service language training for translators and translation recruits - it requires massive
support of various kinds: curriculum design and building with the praxis-oriented
requirements firmly in mind, the identification and hiring of senior translators from the
civil service or the private sector who are interested in teaching intensive courses,
support with documentation and glossary development, support with high-tech aspects
of translation (Translation memories, machine-aided translation, and the like), as well
as rethinking on HOW to train translators: in separate language groups, focusing on
one A-language, or all together as though there were 3 A-languages.

In the Recommendations I will suggest that NILET participate in and help develop
Diploma courses at universities, that will serve both in-service translators and the
general linguistically-able public as well as university students.

2. Parliamentary Interpretation Service: this unit provides minimal training for


newly recruited interpreters (who are often former English teachers). The training is
limited to newly-hired interpreters observing how the work is done, and then
learning on-the-job at the side of a senior interpreter in the booth.

Assessment: It is noteworthy that the Parliamentary interpreters work into their A-


language only, and are strictly assigned to either the English booth, the Tamil booth, or
the Sinhala booth. The in-house training they receive is minimal, but may be all that is

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possible under the circumstances. They also suffer from a lack of glossaries and up-to-
date documentation and materials as well as technological aids. As noted above, they
are also used as translators during their rest periods, required to fill in where actual
translators should be working.

In general, training for interpreting could be described as non-existent in Sri Lanka.


The university programs discussed above offer one course each. So does NILET. This
is just barely an introduction to interpreting.

As interpreter-training is quite different from translator-training and requires an


interpretation lab – with booths, recording and playback facilities, a computer console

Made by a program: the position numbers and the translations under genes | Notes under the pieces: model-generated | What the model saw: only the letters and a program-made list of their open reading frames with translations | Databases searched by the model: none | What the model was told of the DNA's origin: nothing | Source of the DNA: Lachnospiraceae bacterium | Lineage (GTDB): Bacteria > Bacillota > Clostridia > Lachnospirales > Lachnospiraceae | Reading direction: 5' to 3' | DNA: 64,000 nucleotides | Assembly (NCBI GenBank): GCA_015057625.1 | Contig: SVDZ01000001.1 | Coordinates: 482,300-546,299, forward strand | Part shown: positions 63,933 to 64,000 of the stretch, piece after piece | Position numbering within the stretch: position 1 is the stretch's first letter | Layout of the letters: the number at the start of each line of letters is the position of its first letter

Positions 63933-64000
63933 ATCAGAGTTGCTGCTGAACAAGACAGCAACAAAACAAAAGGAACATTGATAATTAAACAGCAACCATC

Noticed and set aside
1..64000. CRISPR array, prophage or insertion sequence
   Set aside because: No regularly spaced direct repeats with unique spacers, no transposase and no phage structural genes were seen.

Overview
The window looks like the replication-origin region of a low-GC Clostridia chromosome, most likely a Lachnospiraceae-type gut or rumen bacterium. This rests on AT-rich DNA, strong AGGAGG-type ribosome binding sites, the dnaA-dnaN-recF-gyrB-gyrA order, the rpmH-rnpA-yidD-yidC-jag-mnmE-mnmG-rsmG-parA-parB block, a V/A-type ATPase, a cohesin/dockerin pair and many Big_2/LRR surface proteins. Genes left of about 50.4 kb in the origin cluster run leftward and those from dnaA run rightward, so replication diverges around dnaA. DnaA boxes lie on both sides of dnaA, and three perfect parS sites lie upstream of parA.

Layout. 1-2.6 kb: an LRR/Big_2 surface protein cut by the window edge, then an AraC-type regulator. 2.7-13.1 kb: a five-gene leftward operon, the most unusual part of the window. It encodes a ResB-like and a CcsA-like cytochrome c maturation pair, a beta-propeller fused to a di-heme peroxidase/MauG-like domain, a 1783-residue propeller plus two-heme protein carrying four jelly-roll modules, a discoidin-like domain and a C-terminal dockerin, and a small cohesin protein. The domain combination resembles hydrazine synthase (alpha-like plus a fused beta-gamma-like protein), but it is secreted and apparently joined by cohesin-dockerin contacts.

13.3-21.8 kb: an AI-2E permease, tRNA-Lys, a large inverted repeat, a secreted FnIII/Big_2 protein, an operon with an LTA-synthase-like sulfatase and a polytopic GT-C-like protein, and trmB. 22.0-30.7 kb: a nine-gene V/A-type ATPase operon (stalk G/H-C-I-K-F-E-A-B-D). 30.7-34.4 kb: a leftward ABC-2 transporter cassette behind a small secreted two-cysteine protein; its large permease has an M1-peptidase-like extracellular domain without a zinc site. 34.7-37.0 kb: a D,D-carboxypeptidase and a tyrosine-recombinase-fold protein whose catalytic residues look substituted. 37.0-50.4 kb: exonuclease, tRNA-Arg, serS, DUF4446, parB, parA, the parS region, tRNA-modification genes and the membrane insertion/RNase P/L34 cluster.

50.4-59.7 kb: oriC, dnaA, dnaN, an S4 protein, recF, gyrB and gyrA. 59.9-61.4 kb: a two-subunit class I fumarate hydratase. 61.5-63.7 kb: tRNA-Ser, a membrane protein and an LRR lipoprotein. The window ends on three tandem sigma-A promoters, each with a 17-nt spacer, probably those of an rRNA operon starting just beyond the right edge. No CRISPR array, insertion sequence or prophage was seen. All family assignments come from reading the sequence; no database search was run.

for teachers, and knowledgeable teaching staff to mobilize all this, it may be rather
premature to embark on a project in this direction. In the recommendations, I will
suggest that ‘community interpreting’ be developed instead for a broader, more
immediate impact.

Confirmed Need for Translators and Interpreters, and for Program Support:

There is no doubt that the training of translators and interpreters of various kinds, to
function at different levels of competence, is an urgent matter in the climate of social
integration in Sri Lanka. As shown in the examples in the introductory section and as
corroborated by every administrator and translator I met, translation or interpretation needs
to occur in many different places - every day, and throughout the country. However, the
serious dearth of trained and professional translators seriously hampers this activity and the
activity of communication across ethnic and language barriers. Moreover, due to years of
non-communication and educational policies that promoted separation rather than
integration the public service finds it very difficult to recruit qualified personnel. This
difficulty is evident in the universities as well where students with good linguistic abilities
in two or three languages are not only rare but heading into other fields than translation,
given the low status and pay accorded to translators. There are therefore many different
problems that need to be addressed – first and foremost the recognition of translation as a